When you think of names of Civil War generals who had a profound influence before, during and after the Civil War, the name Major General Thomas Ewing Jr. usually does not pop-up. However, his role during the war had a huge impact on how some of the events unfolded. His life after the war was noteworthy.
Born 7 August 1829 in Lancaster, Ohio, Thomas Ewing Jr. was the third son of influential Ohio Senator Thomas Ewing Sr. and brother-in-law to General William Tecumseh Sherman. He studied law in Cincinnati and moved to Leavenworth, Kansas to practice law and became highly involved in the free-soil movement. When Kansas was admitted to the Union, Ewing became the state’s first chief justice.
When the Civil War began, Ewing raised the 11th Kansas Regiment to fight for the Union and was elected Colonel of the regiment and served with the regiment at the battles of Cain Hill and Prairie grove. His real distinction begins when, as a Brigadier General, he is placed in command of the highly volatile Border District.
Since the days of Bleeding Kansas in the 1850s, tensions between pro-slavery Missouri and the now free-state of Kansas ran high. Missouri bushwhackers and Kansas Jayhawkers and Red Legs were constantly at each other’s throats, and when William Quantrill and his band of guerrillas arrived in Lawrence, Kansas at five o’clock in the morning on 21 August 1863 and completely ravaged the town, killing 150 men and boys, and robbing, looting and burning the town, Thomas Ewing had to do something about the guerrilla hostilities.
His answer (with some prodding from fire-brand Senator and Jayhawker James H. Lane) was to draw up the infamous “Order No. 11.” With its harsh treatment of the civilian population, it was what Ewing believed the only solution to curtail guerrilla activity in the region. However, the methods used to enact the order (mainly, his use of Kansas troops that were mostly made up of Red Legs) and the resulted slaughter and desolation of four Missouri counties left a permanent stain on Ewing’s resume.
General Ewing and Order No. 11
Order No. 11 had indeed put a quiet over Kansas and in March, 1864, Ewing was ordered to St. Louis as a member of the staff of Union Major General William Rosecrans. It was during this period that Ewing would pull off one of the most incredible stands of the Civil War that has sometimes even been called the “Thermopylae of the West.”
Confederate Major General Sterling Price had begun his march into Missouri to attempt to seize St. Louis and its supplies, rally the citizens to the Confederacy, and put in place Thomas Reynolds as governor. On September 26th, 1864, Ewing was dispatched with the veteran 14th Iowa Infantry to ascertain the forces operating in southeast Missouri, and to hold Fort Davidson in Pilot Knob against what was considered a detachment of Price’s army. Prices army numbered well over 12,000 soldiers against a little over 1,000 men. However, lack of reliable information and the strong spirit of the Union defenders, would see Price’s army cut down as they attempted to take the tiny Fort. Ewing, aware of his reputation in regards to Order No. 11 was demanded to surrender, in which he replied, “They shall play no Fort Pillow game on me” and resolved to hold the fort. The ensuing and repeated attacks on the fort by the superior numbered Confederates and the tenacity and will of the Union defenders to not give it up is its reference to the famed battle at Thermopylae. The Union defenders lost about 29 men with 44 wounded, the Confederates however, saw over 1,500 of their troops killed or wounded by this small detachment of soldiers.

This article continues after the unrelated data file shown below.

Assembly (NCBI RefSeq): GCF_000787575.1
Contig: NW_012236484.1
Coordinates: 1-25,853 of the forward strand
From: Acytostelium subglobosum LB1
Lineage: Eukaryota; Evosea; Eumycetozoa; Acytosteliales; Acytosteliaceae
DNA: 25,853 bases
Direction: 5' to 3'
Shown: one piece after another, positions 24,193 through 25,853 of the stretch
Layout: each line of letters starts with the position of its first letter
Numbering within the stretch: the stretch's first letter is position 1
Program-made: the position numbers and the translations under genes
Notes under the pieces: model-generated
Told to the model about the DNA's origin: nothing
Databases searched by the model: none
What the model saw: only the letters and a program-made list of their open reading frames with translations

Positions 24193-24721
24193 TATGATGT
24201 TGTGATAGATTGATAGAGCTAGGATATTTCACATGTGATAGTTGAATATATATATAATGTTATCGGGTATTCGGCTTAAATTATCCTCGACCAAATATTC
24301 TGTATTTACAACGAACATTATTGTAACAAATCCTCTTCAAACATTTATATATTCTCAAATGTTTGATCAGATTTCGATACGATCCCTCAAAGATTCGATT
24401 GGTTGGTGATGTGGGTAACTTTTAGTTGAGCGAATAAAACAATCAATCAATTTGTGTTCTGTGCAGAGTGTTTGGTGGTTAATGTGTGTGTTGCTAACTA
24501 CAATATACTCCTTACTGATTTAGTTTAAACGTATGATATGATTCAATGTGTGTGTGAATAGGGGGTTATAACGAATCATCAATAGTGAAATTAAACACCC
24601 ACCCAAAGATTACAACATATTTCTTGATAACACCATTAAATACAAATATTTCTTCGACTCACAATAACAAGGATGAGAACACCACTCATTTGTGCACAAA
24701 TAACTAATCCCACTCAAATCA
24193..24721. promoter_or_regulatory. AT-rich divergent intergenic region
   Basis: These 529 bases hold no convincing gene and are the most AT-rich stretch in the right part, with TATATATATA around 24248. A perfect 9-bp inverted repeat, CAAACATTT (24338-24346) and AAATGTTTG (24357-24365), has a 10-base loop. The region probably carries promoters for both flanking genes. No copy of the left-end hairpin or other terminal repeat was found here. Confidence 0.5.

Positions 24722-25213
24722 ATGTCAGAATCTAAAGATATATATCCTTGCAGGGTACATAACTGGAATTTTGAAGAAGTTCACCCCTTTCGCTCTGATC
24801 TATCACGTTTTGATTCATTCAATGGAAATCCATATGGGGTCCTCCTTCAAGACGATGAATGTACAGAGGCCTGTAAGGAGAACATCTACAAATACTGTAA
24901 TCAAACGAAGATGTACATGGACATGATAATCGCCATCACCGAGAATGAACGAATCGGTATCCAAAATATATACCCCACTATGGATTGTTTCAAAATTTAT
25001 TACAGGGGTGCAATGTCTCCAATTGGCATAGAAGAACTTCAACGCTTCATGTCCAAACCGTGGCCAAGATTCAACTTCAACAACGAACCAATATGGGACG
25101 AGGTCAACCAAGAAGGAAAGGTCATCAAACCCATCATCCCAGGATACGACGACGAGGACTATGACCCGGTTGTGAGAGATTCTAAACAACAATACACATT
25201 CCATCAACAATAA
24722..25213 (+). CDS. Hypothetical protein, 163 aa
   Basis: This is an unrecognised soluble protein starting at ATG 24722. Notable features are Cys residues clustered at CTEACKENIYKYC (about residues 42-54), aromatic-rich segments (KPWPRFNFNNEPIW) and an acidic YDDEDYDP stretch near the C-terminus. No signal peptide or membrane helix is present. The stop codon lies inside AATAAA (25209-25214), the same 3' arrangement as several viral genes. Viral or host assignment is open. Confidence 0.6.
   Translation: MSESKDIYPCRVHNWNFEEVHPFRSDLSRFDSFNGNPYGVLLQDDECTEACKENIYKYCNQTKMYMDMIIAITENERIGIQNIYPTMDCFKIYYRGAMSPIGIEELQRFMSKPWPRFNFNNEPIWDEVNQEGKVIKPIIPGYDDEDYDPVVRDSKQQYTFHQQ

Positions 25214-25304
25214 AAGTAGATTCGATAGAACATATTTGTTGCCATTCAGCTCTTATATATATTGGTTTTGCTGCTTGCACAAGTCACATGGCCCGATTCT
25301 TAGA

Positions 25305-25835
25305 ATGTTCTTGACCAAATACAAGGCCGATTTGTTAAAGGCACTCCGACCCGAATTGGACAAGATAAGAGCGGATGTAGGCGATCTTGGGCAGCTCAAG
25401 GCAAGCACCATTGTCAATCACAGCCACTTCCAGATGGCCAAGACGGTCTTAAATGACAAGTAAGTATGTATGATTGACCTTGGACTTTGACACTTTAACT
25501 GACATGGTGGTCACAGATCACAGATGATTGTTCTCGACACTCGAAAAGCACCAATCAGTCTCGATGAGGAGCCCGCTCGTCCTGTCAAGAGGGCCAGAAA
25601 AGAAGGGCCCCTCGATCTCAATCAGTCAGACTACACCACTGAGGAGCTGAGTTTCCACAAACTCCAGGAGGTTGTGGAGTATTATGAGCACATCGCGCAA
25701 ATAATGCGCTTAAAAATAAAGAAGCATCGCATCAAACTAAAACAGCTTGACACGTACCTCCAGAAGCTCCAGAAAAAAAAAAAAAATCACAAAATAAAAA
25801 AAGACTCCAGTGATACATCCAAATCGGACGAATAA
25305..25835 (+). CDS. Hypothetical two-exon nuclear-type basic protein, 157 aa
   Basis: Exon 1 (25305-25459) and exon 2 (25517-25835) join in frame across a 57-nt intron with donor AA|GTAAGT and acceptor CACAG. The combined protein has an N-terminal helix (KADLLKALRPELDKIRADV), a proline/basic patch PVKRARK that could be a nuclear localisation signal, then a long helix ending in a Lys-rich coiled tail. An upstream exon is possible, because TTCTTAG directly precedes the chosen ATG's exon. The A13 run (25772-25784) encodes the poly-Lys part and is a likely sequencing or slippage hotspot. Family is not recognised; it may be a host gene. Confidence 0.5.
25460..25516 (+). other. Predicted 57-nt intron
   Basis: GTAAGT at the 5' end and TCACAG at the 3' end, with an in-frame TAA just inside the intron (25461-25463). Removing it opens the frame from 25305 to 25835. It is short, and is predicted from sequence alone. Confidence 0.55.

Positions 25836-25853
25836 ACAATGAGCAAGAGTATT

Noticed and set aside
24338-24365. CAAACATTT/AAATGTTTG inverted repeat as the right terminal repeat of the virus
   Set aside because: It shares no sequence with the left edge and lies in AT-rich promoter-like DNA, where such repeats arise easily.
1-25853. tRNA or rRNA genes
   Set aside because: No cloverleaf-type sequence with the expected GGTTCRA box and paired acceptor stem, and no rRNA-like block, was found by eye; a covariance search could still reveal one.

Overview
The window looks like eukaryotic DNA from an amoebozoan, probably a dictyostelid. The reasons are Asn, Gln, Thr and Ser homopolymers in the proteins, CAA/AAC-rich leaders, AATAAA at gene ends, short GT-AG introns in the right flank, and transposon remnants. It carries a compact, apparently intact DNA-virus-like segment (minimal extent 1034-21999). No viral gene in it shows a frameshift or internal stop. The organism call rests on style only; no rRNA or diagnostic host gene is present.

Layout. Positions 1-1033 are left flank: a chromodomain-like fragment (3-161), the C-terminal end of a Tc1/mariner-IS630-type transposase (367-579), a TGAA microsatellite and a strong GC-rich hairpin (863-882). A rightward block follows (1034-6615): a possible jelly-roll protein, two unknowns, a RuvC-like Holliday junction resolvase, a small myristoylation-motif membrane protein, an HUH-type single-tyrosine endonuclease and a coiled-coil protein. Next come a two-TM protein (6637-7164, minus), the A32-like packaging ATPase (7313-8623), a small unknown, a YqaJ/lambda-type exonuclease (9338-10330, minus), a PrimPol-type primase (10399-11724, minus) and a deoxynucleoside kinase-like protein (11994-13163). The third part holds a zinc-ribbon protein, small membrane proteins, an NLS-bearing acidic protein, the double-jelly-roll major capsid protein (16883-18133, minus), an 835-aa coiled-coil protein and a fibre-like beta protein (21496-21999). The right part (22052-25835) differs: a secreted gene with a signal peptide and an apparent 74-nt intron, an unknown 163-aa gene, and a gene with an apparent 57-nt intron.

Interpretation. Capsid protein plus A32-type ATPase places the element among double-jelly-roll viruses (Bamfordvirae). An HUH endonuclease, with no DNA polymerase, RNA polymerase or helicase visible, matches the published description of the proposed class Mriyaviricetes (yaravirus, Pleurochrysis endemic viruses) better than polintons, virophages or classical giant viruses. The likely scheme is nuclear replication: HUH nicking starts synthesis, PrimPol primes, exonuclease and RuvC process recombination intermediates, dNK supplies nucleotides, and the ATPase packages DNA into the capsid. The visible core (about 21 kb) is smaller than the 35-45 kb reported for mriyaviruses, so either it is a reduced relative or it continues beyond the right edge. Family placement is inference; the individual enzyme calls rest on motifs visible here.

As night fell however, it was apparent that come morning, Price would once again press a full frontal assault on the fort, complete with artillery, and there would be no saving themselves or the fort. Ewing chose to evacuate the fort under cover of darkness, blow up the powder magazine and attempt to retreat to the safety of Rolla, Missouri. The Union soldiers made it to Leasburg, just outside of Rolla, and held defense there against the pursuit of Confederate Generals John S. Marmaduke and J.O. Shelby, who by the morning of October 1st, had rode off to join Price in Jefferson City, believing the attack on this new position would be too costly.
The time wasted on this futile pursuit, the huge loss of life at Pilot Knob now altered the original plans of Price’s raid, and the conflict and stand by Ewing and his troops at Pilot Knob, in effect, ended the raid as it begun. Price would attempt to cross Missouri and by the end of October, his army was defeated and shut down at Westport and then at Mine Creek in KS. Price’s infamous raid of 1864 was over and it had been by the brave and wise action of General Ewing.
In February 1865, Ewing resigned his commission in the Army to his good friend the President, Abraham Lincoln, and went back to public life. A month later, Lincoln was dead. Ironically, Ewing agreed to represent three of the conspirators in Lincoln’s assassination, Dr. Samuel Mudd, Samuel Arnold and Edmund Spangler. His efforts, in effect, kept those three men from meeting the same fate as the other conspirators and they were sentenced to prison at Fort Jefferson in Florida. Ewing also successfully obtained a pardon for Dr. Mudd at the end of President Johnson’s term of office.
Last years of life
Ewing practiced law in Washington D.C. from 1865 until 1870 when he moved back to his home in Lancaster, Ohio to practice law and became a Congressman for his state. In 1880 he ran for Governor of Ohio and narrowly lost the election. IN 1881 he moved to New York to again practice law and ended his career in public office. Thomas Ewing Jr. died after he was struck by a New York City omnibus in 1896 and is buried in Yonkers, NY.